Iran Nuclear NewsRice warns of more sanctions on Iran

Rice warns of more sanctions on Iran


ImageReuters: The United States will aggressively impose more sanctions on Iran as long as it refuses to give up sensitive nuclear work and uses the world's financial system for "terrorism," U.S. Secretary of State Condoleezza Rice said on Thursday.

By Sue Pleming

ImagePALO ALTO (Reuters) – The United States will aggressively impose more sanctions on Iran as long as it refuses to give up sensitive nuclear work and uses the world's financial system for "terrorism," U.S. Secretary of State Condoleezza Rice said on Thursday.

On a joint trip to California with British Foreign Secretary David Miliband, Rice told reporters the Bush administration assessed "practically every day" whether to slap more sanctions on Iran.

"We will continue to designate entities as we find them trying to use the international financial system for ill-gotten gains and, yes, we are going to continue to do it and we will continue to do it aggressively," said Rice.

"Iran should not be in a position of using the banking system to pass profits made from terrorism or proliferation," she added.

Iran has been subjected to three rounds of U.N. Security Council sanctions over its nuclear program and last October, the United States designated the elite Qods military force of Iran's Revolutionary Guard a supporter of terrorism.

Washington also imposed sanctions on more than 20 Iranian companies, banks and individuals as well as the defense ministry, hoping to increase pressure on Tehran to stop uranium enrichment and curb what the United States views as terrorist activities. Tehran denies the charges against it and says its nuclear program is to produce energy.

Rice said Iran should expect more of these kinds of sanctions but she declined to provide any timeline.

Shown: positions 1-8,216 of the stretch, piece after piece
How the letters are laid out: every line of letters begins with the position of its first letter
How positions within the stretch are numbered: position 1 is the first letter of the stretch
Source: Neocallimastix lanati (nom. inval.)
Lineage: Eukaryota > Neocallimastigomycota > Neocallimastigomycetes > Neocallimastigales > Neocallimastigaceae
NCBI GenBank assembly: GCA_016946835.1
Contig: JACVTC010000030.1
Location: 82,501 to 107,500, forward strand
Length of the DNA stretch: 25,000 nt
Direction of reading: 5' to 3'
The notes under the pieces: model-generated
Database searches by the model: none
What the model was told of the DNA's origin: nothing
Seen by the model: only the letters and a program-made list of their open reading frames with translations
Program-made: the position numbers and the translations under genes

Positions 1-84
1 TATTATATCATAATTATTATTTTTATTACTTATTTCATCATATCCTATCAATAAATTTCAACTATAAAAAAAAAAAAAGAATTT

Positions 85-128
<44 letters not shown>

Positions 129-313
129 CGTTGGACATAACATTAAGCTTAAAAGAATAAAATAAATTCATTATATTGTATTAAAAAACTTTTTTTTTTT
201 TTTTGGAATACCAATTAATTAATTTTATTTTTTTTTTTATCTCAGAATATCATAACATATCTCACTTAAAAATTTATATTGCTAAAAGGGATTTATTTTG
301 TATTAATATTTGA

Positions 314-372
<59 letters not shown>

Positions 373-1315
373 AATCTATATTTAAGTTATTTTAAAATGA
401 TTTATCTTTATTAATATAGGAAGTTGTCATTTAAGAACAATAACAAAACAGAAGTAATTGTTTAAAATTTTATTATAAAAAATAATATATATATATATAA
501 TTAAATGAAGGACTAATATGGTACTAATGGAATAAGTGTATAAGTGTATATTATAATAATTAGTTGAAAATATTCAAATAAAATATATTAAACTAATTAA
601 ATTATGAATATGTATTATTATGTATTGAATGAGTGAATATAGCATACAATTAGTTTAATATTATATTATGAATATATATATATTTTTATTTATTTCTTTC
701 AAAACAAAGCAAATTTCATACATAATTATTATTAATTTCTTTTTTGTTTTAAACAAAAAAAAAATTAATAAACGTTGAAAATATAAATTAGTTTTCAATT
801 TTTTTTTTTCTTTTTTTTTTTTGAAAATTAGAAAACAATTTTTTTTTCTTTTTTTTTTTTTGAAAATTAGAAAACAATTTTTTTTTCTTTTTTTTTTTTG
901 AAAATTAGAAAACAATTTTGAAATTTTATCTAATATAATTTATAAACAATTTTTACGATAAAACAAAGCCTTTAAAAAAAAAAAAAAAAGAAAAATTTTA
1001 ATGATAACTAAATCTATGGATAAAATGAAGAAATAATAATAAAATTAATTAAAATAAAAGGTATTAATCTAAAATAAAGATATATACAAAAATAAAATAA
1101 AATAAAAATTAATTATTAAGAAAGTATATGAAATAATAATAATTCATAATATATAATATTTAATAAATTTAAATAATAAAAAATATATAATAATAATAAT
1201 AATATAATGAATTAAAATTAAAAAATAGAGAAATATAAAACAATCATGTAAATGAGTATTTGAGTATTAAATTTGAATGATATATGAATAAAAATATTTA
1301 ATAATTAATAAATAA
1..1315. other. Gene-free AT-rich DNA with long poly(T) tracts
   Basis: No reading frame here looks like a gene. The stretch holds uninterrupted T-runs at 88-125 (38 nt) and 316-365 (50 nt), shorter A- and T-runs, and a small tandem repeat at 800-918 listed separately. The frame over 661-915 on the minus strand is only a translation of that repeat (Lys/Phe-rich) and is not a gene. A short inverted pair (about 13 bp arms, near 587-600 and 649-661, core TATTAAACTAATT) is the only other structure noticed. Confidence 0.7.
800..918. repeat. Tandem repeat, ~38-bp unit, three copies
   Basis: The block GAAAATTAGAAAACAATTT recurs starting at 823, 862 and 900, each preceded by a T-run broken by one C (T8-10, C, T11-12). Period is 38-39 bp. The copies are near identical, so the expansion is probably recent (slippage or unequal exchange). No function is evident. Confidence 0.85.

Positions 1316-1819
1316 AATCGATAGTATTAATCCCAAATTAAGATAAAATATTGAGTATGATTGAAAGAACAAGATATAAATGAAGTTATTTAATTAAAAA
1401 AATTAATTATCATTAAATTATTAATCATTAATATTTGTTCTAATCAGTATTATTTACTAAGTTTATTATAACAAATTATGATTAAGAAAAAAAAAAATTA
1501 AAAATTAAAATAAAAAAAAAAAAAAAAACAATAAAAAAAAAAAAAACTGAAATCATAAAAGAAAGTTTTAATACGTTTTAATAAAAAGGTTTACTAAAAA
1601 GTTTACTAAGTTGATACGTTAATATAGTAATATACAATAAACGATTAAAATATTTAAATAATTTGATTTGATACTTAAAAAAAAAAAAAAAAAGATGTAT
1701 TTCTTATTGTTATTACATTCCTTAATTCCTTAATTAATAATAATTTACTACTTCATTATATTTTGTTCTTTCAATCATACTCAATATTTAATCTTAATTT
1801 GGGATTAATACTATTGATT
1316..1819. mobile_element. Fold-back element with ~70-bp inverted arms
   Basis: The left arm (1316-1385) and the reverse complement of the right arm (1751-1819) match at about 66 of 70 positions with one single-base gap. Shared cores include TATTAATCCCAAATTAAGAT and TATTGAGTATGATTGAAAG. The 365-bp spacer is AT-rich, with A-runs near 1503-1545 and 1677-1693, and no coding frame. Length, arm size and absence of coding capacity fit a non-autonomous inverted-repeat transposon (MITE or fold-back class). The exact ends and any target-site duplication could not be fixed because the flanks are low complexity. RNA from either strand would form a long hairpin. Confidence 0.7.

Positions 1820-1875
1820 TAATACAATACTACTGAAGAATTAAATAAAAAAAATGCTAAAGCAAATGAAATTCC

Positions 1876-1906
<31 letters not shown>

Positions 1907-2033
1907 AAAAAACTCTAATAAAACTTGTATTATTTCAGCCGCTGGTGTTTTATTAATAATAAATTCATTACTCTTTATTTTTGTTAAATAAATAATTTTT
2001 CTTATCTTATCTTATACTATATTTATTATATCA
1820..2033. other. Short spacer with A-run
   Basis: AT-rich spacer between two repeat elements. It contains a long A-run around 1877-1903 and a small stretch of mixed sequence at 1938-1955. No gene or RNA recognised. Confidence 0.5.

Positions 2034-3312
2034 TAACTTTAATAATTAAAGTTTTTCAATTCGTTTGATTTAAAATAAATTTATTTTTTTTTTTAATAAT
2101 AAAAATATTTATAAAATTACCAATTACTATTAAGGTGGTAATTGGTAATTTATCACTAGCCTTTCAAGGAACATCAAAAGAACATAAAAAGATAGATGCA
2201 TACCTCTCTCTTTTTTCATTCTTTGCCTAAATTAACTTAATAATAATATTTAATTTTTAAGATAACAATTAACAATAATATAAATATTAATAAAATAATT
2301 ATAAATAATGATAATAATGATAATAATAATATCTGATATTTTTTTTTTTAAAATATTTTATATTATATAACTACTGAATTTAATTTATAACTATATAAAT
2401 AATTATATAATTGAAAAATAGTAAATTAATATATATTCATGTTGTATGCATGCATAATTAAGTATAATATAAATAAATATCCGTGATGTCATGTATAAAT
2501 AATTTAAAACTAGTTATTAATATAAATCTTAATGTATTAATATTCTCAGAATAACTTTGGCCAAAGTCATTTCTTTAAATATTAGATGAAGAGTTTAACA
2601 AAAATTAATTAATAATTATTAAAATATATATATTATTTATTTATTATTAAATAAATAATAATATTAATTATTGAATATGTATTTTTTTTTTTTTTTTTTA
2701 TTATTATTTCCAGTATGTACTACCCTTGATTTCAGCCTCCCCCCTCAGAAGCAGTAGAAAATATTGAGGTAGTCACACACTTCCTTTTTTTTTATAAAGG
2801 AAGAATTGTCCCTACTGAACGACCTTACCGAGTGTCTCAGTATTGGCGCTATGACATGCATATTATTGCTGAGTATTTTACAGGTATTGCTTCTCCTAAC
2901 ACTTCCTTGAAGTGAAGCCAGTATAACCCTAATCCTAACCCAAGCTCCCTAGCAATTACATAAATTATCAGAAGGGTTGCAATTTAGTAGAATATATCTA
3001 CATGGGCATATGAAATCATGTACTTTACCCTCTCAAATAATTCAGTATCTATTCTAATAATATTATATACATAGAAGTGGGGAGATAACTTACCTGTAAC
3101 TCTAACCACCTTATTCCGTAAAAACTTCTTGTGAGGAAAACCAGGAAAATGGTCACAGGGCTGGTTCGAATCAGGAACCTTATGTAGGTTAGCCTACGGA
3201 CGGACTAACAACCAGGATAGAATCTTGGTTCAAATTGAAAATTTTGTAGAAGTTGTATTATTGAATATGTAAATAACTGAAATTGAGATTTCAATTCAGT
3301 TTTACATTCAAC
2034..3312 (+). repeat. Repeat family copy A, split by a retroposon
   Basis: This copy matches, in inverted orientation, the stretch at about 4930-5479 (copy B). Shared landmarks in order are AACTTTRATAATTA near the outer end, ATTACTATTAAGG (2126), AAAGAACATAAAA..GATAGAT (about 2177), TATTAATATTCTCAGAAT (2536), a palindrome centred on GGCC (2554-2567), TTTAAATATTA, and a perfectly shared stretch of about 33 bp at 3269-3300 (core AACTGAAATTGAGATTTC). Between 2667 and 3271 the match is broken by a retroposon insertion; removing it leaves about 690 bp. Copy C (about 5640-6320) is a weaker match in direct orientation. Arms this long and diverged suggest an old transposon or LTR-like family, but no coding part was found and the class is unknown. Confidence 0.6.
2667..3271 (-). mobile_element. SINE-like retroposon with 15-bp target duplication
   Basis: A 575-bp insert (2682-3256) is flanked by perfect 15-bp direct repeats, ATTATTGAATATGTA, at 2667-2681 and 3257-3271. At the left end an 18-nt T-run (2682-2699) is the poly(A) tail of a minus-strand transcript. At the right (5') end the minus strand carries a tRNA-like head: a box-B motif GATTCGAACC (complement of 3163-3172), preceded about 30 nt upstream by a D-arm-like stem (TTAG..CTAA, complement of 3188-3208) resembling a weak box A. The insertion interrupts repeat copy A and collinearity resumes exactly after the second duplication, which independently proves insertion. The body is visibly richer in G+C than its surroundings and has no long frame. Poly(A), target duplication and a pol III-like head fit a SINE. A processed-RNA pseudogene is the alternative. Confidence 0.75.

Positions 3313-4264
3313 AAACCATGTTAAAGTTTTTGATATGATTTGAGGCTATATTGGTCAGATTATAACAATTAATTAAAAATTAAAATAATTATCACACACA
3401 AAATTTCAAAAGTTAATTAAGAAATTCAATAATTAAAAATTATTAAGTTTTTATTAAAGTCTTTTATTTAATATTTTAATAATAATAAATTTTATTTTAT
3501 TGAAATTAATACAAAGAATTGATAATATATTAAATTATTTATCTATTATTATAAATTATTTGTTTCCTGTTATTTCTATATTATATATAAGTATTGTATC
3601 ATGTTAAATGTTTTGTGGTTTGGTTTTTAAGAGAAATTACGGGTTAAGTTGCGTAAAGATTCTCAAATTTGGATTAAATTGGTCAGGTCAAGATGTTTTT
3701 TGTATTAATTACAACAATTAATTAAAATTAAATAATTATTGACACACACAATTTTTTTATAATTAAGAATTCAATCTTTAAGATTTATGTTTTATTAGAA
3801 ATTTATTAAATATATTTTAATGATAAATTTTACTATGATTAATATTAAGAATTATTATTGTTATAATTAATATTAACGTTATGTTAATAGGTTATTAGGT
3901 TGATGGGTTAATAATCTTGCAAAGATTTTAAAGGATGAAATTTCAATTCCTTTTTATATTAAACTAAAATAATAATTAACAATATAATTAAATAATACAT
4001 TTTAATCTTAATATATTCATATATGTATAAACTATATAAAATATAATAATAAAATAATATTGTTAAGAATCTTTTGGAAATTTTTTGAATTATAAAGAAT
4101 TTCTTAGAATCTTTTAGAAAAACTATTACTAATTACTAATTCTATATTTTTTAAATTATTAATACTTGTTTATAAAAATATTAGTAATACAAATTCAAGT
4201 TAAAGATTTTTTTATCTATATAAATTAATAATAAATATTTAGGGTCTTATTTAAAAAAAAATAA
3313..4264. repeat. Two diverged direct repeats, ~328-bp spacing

"We continue to assess it practically every day. (U.S. Treasury Secretary) Hank Paulson and I have very close contact about that. This is not something we do as a political matter. It is something we do because the international financial system has got to keep its integrity," she said.

"It's important that I not get out ahead of any designations (new sanctions) that we might make," she added.

The five permanent members of the U.N. Security Council — the United States, France, Britain, China and Russia — and Germany, known as the P5+1, are awaiting a green light from Iran for a meeting to present a revised package of incentives.

The offer was first made to Tehran in 2006 to try to get it to give up uranium enrichment for a range of economic and diplomatic benefits. Iran, which is the world's fourth-largest oil producer, turned down those proposals and has so far refused to accept the main Western demand for a suspension of uranium enrichment, a process that can produce fuel for nuclear power plants or atomic bombs.

Rice said if Iran rejected the revised incentives package, it faced more sanctions at the United Nations.

However, the United States would face an uphill battle from veto-wielding Security Council members China and Russia, which oppose further punitive measures against Iran.

Miliband said Iran should not be seen as a victim of some kind of international vendetta, adding, "It is actually the author of its own misdeeds."

(Editing by Frances Kerry and Jackie Frank)

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